Doubting Thomas

John 2028 [widescreen]

Reading the Word

John 20:24–29 (ESV)

24 Now Thomas, one of the twelve, called the Twin, was not with them when Jesus came. 25 So the other disciples told him, “We have seen the Lord.” But he said to them, “Unless I see in his hands the mark of the nails, and place my finger into the mark of the nails, and place my hand into his side, I will never believe.”

26 Eight days later, his disciples were inside again, and Thomas was with them. Although the doors were locked, Jesus came and stood among them and said, “Peace be with you.” 27 Then he said to Thomas, “Put your finger here, and see my hands; and put out your hand, and place it in my side. Do not disbelieve, but believe.” 28 Thomas answered him, “My Lord and my God!” 29 Jesus said to him, “Have you believed because you have seen me? Blessed are those who have not seen and yet have believed.”

Understanding and Applying the Word

Today’s reading is the origin of the phrase “doubting Thomas”. When the other disciples told Thomas that they had seen the resurrected Jesus, he did not rush to believe them. In fact, he did not believe and said he would not unless he saw Jesus with his own eyes. Eight days later, Thomas did see Jesus with his own eyes and cried out, “My Lord and my God!” Thomas not only knew that Jesus had risen, but knew fully what the implications of such a truth meant. Jesus was God in the flesh!

Who was Jesus? That is a question that many struggle to answer. However, when we accept the accounts of the Gospels as true, the question is quickly answered. Jesus is the Lord, just as he claimed to be. And if that is true, we have the answer to our biggest questions about life and its meaning.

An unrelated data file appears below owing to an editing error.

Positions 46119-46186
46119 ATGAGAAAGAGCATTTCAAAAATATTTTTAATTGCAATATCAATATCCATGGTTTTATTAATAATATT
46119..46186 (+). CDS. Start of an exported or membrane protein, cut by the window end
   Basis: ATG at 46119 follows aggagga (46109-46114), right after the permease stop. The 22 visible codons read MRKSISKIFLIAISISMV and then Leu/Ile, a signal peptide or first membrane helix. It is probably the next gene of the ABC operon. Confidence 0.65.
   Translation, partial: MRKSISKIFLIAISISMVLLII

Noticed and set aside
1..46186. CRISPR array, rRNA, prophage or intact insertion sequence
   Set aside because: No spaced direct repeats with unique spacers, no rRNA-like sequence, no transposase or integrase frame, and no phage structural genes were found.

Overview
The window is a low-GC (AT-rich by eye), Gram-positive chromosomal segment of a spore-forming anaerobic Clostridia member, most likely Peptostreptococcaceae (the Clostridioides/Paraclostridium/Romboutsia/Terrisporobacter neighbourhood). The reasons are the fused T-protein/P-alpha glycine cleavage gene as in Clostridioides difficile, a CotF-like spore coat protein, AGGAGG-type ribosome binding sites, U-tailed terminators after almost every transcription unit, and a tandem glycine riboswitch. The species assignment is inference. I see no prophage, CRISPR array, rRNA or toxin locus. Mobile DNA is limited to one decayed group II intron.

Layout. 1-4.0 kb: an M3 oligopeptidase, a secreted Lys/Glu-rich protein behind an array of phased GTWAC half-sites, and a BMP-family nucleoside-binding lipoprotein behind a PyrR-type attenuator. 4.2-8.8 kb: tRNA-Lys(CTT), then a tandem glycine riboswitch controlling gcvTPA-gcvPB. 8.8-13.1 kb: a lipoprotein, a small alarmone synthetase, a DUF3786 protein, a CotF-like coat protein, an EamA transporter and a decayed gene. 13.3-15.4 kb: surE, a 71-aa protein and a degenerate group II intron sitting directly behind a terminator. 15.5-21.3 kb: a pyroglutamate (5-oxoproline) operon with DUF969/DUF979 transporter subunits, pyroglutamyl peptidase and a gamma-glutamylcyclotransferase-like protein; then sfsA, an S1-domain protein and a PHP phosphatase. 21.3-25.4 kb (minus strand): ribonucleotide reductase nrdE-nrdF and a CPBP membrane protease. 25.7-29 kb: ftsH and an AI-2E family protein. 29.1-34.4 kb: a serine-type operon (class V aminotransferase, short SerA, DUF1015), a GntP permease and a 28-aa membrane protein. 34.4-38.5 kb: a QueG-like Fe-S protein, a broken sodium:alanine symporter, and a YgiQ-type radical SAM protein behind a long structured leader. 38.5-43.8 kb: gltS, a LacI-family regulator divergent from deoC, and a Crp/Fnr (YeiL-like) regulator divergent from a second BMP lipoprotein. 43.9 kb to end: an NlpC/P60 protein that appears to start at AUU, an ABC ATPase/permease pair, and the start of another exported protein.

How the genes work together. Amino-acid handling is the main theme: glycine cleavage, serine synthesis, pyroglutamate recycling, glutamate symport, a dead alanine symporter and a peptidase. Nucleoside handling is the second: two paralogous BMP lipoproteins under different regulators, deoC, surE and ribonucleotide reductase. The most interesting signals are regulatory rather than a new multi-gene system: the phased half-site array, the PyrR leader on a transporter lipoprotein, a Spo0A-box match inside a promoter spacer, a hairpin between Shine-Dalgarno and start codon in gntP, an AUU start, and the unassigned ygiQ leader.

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My Lord and My God!

John 2028 [widescreen]

Reading the Word

John 20:24–29 (ESV)

24 Now Thomas, one of the twelve, called the Twin, was not with them when Jesus came. 25 So the other disciples told him, “We have seen the Lord.” But he said to them, “Unless I see in his hands the mark of the nails, and place my finger into the mark of the nails, and place my hand into his side, I will never believe.” 26 Eight days later, his disciples were inside again, and Thomas was with them. Although the doors were locked, Jesus came and stood among them and said, “Peace be with you.” 27 Then he said to Thomas, “Put your finger here, and see my hands; and put out your hand, and place it in my side. Do not disbelieve, but believe.” 28 Thomas answered him, “My Lord and my God!” 29 Jesus said to him, “Have you believed because you have seen me? Blessed are those who have not seen and yet have believed.”

Understanding and Applying the Word

This passage gives us the origins of the phrase “doubting Thomas.” It also gives us insight into the mindset of the disciples as word of the resurrection spread. They were not quick to believe the reports. They doubted. In fact, Thomas commented that he would not believe unless he saw with his own eyes  the wounds in Jesus caused by the nails and spear.

Not long after Thomas’ remark, Jesus paid a visit. When he did, he showed Thomas his hands and side and encouraged him to believe. Thomas stood face-to-face with the risen Lord and called out, “My Lord and my God!” Thomas knew that Jesus was really alive and he also knew that Jesus was no ordinary man. He was God in the flesh!

Thomas had the benefit of seeing Jesus with his own eyes and coming to belief as a result. We do not have that opportunity, nor have the large majority of Christians through the ages. Those who actually saw the risen Savior are few in number, but this does not mean we cannot know what transpired. We have the word of God written by those who were there and we also have the Spirit of God to convict us of the truth of that word. Jesus told Thomas that he believed because he had seen, but there would be others (like you and me) who would not see, but still believe. Those people would be blessed because they would belong to Christ and have the promise of eternal life.

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